Spider-Man Unlimited #3
Issue(s): Spider-Man Unlimited #3
That pain you are feeling is you - along with young Otto - getting hit over the head repeatedly by Otto's mom's hatred of manual labor. And Otto internalizes it.
When i read this, i was 100% sure that this was a line from Amazing Spider-Man #3 that Tom DeFalco was milking to death. And it does seem to be the sort of thing that a 1960s scientist - especially a super-scientist villain who made mechanical arms for himself - would say, but it's not from the original story. So kudos to DeFalco for coming up with some authentic sounding Silver Age dialogue. But i would have liked it better if Doc Ock had just said it because he was an arrogant scientist, not because he had daddy issues and an overbearing mommy.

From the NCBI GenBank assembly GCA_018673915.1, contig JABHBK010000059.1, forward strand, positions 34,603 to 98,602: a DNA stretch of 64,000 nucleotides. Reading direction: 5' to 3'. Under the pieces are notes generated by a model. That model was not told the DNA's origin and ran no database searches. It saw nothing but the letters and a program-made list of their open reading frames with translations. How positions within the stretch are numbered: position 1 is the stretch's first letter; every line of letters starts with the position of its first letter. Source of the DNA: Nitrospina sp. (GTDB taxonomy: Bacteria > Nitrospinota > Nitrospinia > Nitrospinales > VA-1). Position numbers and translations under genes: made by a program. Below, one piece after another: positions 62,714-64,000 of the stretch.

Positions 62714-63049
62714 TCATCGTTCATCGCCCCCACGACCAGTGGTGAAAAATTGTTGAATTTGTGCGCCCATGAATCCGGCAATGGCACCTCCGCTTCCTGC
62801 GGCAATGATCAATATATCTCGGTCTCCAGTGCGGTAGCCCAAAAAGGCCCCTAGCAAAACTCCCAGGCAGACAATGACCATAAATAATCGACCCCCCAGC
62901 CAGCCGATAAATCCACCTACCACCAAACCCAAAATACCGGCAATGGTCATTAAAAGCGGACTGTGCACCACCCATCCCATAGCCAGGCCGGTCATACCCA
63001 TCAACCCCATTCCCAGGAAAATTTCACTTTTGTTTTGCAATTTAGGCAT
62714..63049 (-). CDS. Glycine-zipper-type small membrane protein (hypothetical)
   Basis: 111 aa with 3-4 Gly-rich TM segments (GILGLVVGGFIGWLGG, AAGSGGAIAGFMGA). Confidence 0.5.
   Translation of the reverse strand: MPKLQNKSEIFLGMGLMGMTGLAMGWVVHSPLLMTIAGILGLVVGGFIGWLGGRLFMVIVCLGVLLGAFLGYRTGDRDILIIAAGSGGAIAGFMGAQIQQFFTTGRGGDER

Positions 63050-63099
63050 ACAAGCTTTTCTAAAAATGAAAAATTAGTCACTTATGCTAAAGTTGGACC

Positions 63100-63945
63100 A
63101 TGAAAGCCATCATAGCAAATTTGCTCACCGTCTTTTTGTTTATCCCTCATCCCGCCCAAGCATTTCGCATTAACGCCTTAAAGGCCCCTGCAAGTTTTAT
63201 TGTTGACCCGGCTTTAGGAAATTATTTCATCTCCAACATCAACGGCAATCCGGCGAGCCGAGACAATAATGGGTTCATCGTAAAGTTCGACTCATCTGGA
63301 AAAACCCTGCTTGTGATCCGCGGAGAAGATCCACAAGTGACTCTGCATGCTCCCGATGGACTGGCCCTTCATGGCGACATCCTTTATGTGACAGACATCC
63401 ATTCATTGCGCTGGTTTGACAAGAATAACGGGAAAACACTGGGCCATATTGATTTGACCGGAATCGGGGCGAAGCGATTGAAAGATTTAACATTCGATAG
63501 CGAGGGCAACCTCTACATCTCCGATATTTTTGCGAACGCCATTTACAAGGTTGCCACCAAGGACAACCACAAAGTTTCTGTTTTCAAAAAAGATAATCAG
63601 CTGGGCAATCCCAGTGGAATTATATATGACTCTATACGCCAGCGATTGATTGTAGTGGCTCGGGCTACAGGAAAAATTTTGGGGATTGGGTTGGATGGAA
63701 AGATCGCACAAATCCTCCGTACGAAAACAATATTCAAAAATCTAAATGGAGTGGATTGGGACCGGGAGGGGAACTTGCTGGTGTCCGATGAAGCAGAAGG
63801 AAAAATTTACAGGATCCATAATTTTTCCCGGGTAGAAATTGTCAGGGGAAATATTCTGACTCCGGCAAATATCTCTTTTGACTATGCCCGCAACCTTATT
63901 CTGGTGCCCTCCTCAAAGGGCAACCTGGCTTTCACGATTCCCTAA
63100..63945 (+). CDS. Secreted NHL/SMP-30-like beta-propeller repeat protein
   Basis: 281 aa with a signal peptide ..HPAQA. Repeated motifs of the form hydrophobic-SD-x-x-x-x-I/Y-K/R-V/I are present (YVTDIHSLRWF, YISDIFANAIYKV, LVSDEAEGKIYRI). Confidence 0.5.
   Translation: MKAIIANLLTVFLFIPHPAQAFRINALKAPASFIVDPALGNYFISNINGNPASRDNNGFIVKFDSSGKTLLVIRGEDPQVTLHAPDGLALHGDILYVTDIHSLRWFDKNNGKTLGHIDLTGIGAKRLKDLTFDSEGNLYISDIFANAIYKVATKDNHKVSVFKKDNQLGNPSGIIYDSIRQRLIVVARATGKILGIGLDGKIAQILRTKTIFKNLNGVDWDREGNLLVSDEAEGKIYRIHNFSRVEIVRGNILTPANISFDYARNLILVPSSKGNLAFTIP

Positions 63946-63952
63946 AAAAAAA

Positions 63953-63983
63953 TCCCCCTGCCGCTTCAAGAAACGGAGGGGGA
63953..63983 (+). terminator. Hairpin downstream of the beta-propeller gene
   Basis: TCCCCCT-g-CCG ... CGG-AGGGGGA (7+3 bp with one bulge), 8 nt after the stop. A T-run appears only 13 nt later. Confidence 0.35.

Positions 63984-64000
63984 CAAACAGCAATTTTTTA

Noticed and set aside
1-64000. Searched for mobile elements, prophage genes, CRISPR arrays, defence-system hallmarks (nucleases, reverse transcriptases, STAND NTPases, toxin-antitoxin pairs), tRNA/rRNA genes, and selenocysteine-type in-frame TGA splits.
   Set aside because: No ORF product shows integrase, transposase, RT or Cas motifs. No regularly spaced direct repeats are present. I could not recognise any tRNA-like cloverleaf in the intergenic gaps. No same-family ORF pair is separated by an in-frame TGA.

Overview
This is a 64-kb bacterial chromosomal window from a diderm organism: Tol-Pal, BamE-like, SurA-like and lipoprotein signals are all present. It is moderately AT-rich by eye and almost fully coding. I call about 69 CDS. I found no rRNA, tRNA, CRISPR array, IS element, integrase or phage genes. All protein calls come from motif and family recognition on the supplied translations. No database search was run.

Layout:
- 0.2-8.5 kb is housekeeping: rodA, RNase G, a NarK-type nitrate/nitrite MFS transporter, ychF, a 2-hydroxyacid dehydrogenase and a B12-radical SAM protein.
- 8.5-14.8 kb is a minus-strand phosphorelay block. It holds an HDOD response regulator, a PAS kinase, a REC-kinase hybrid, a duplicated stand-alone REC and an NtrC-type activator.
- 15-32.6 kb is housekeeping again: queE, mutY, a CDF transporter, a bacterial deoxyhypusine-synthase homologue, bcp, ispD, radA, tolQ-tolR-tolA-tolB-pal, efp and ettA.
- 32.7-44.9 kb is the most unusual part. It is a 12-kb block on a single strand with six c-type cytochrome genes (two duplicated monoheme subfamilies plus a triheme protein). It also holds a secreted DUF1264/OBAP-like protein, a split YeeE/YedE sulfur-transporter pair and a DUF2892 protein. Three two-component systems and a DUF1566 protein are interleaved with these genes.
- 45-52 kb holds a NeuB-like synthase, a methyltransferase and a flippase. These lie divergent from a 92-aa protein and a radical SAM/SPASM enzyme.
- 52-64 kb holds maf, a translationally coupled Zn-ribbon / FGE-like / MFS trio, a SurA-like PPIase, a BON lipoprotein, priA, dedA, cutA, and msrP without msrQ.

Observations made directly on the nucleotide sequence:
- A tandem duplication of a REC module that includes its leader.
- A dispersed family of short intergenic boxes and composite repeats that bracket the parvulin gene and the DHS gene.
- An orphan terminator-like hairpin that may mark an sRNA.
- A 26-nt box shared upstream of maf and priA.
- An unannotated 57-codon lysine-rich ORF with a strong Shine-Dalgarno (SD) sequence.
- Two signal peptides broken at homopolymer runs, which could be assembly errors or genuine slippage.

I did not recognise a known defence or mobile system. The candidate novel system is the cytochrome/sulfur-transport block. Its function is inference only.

I also want to acknowledge that if it were Kurt Busiek or even J.M. DeMatteis doing this sort of thing, i'd probably be a little more receptive. But i don't think i'm being inconsistent in saying that this sort of thing should be left to really talented writers, not mediocre ones. And even then i think we've had enough of interrogating the childhoods of various super-villains. It's been done. There are other ways to deconstruct these characters. As for Doctor Octopus, we know why he's a villain. He was a brilliant scientist who was caught in a nuclear accident and became deranged. That's enough. If there's anything to explore about his character, it's why half the time he's running gangland operations and the other half operating more or less solo as a super-scientist. I'd like to get more into his mind, learn how he recruits goons when he needs them, understand what makes him decide to get into turf wars with Hammerhead some of the time and build giant bombs to blackmail the city other times. We don't need to get into his childhood for any of that.